Phoenix Police chief, assistant chiefs facing calls to resign amid ongoing DOJ investigation

Dozens of upset people lashed out at Phoenix city leaders during a public meeting on Tuesday which focused on two major cases – one, the false gang charges reportedly filed against protestors last year, and second, the challenge coin created by Phoenix Police officers which mocks protestors.

Phoenix city manager Ed Zuercher and police chief Jeri Williams issued disciplines and demotions, policy changes and initiated special investigations into officer misconduct.

Some residents who don't believe that’s not enough are calling for chief Williams and several other police personnel to be fired.

The calls come weeks after an independent investigation found several cases of misconduct by Phoenix officers, concluding a department-wide failure of communication, and after the Department of Justice launched its probe into the department.

"They wrongfully arrested us. I was looking at 46 years in prison. I would not have gotten out until I was 72 and you guys are talking about police morale? This is absolutely outrageous. How does she still have a job? She needs to be fired, Zuercher needs to be fired, Doug McBride needs to be fired," said Marisa who was arrested while protesting.

Phoenix protestor, Jacob Raiford, who once faced false gang charges, was among dozens of residents demanding more action.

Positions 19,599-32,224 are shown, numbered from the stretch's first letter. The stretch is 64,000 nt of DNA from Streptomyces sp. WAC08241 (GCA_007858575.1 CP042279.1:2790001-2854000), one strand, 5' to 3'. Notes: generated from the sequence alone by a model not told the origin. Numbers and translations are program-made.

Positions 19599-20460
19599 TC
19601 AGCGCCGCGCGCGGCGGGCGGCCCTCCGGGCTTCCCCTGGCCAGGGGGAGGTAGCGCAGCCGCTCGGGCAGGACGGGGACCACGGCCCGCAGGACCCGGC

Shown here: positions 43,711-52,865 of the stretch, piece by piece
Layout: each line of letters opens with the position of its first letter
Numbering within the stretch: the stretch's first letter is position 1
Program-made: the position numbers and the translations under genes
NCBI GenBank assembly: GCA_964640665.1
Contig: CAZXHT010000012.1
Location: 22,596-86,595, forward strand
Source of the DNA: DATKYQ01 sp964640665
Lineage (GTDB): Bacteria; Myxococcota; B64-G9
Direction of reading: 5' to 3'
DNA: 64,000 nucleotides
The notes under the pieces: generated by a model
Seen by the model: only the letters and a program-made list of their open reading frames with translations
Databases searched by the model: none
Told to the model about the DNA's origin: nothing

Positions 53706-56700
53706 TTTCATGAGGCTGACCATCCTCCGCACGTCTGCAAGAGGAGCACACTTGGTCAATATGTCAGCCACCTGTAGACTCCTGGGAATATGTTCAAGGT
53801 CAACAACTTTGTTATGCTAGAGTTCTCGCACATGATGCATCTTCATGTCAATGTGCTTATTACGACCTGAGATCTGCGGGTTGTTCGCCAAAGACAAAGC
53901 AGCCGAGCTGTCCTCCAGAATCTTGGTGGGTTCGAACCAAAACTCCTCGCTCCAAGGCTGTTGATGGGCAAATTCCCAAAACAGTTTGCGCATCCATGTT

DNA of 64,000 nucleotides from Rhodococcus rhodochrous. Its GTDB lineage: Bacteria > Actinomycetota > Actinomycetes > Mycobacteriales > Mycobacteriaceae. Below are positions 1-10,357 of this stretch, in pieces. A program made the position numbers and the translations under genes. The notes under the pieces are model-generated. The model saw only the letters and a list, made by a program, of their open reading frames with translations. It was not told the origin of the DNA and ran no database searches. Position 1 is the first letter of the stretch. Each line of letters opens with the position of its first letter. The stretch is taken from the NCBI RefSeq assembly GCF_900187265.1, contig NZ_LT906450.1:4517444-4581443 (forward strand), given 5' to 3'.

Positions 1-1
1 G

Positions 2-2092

They say reorganizing and creating new policies and procedures within the Phoenix Police Department doesn’t hold officers accountable.

"We need to see the removal of Jeri Williams immediately. We need to see the assistant chiefs removed entirely, not just demoted," Raiford said.

Chief Williams was suspended for one day for being unaware of the controversial challenge coin, which mocked a protestor who was hit in the groin with a rubber bullet.

The coin was reportedly created and distributed among Phoenix officers.

City manager, Zuercher, said about the coin, "They should never have been used in this form."

He has asked the Tucson Police Department to conduct an independent investigation to track down the officers involved in the challenge coin.

The Tucson Police Department says it's still considering the request.

Sal DiCiccio, a Phoenix City Councilmember, said, "Too much effort debating a coin when there are bigger issues facing us. Mayor, I think this is all crazy."

Raiford says having the Tucson Police Department investigating is like "washing blood with blood."

The city manager says he’s asked several agencies to head the independent investigation into the challenge coin, and so far only the Tucson Police Department has entertained the offer.

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